So many girls and you want the one’s going to always compare you to your brother? —Our mother, making a disappearance of her own with roofers and goofballs.

I didn’t tell her the difference between us was greater than she might think. I never abandoned anyone, for instance.

I watched Shady walk just to the side of the faint wash of the flashlight, her mind preoccupied in its own thoughts, same as mine—thoughts of you, Fleece, and what you might do should you find us there together.

Somehow we ended up on the roof. Hours had passed and we were twigged again on a blunt Shady had made from Greuel’s stash. Her dark eyes, swollen slightly, reminded me of walnut shells. “Where does that go?” she asked, the red ember in her hand indicating a distant gray glow, a hovering square that appeared to waver in the dark. Before I could answer she was already moving down the passageway.

The glow turned out to be the night; it fell through a wired window cut into a steel door that swung open with a retch onto the rooftop of the rest of the wing. After the stale humidity of the corridors the cool wind that rushed over us felt as necessary as longed-for water. We tasted the weakening rain. Shady squealed in stoned delight and jumped down two wooden steps and danced the length of the roof some fifty feet, her sandals scattering wet gravel over tar paper to the far ledge. Her white top glowed phosphor beneath silent lightning flares.

Thunder followed the lightning and stayed, the roll of it so continuous and unremitting it could have been a jet circling overhead. I didn’t join her until she motioned to me. Once there, without a thought I wrapped my arms around her waist from behind and set my chin on her shoulder. Wind shushed the stand of trees further back on the grounds that surrounded an old cemetery; this was a good wind, wind as God must imagine it, pure and singing.

“What are you doing,” Shady complained. Softly. I could hear the smile in her voice and she leaned into me. She pressed one hand into the back of my head as if to keep me there.

The smell of her up close like that jumped in my blood like another drug; I could have passed out in it, my nose against her neck, inhaling the moist heat off her skin. My hand moved toward her breast, drawn there by the arch in her back —but then my eyes opened slightly, and the view stilled me: I had been in this very spot before. Yes, with Fleece. But when? We had sat with our legs dangling over the edge on a bright afternoon, taking in the old cemetery and its crumbling stones, tossing pieces of gravel into the air, listening to them drop. It was maybe my third or fourth time smoking pot and I was still cataloging the effects it made in my body, trying to note the difference between stoned or not-stoned, between cottonmouth and thirst, and I was smiling stupidly when Fleece said that in that cemetery stood headstones weathered smooth and blank by age. No names or dates, he said. Just a crumbling stone. Is that sad? I can’t decide if it is or not.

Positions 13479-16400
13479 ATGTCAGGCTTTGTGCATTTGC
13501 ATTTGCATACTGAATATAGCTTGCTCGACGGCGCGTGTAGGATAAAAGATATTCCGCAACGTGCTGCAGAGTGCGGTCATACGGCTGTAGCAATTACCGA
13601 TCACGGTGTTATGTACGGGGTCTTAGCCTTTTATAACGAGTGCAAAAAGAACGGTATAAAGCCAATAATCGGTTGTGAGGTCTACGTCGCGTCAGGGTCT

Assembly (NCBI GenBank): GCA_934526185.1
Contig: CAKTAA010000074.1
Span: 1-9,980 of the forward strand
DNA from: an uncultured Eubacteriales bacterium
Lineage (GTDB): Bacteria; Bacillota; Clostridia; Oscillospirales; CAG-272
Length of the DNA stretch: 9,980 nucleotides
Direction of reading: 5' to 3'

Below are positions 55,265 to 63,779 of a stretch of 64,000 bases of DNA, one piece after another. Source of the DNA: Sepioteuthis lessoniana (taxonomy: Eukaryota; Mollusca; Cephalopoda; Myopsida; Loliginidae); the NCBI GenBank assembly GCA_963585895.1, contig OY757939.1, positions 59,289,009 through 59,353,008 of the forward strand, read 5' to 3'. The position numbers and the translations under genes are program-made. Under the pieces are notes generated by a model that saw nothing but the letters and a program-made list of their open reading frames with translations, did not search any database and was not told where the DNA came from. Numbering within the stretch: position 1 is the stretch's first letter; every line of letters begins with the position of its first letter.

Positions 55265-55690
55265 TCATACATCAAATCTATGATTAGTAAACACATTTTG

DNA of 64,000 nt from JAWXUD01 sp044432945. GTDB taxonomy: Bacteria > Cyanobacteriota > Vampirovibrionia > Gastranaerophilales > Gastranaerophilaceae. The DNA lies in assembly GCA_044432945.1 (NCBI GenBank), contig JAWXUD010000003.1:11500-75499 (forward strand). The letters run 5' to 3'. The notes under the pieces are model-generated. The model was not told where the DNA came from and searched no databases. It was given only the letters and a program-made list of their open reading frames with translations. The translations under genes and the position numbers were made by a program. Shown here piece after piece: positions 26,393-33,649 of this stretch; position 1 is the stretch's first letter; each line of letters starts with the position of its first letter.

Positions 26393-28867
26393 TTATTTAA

I was twelve or thirteen; I didn’t know. Fleece seemed on to things I was too young or too dull to come up with on my own.

He pointed again as if directing me toward specific headstones even though we were too far away to see more than a suggestion of them, tilted and chipped and strewn like loose teeth beneath the dense trees. He said, The bodies beneath those smooth stones, the lives that they once held, may as well as never happened at all. You know what I mean?

No, I did not know.
I would like to be remembered, he said.
Shady asked what was on my mind. I asked if she missed him. Power lines lifted to the rooftop from a pole in the meadow; an old

transformer, rusted, hummed hanging from one corner. It seemed weird that live power still connected there, since none seemed available inside—the lights didn’t work—and I could only shrug again at what I didn’t understand, my head off imagining electrical grids covering these acres and this land and off to the townships and county after county, stretching over the entire nation and all of it connected, all of it coordinated by hands and minds we never see and leading to this small and forgotten cylinder to throb with it.

“Your brother didn’t need me. That’s no fun for any girl I know,” Shady said.

“Still, you miss him?”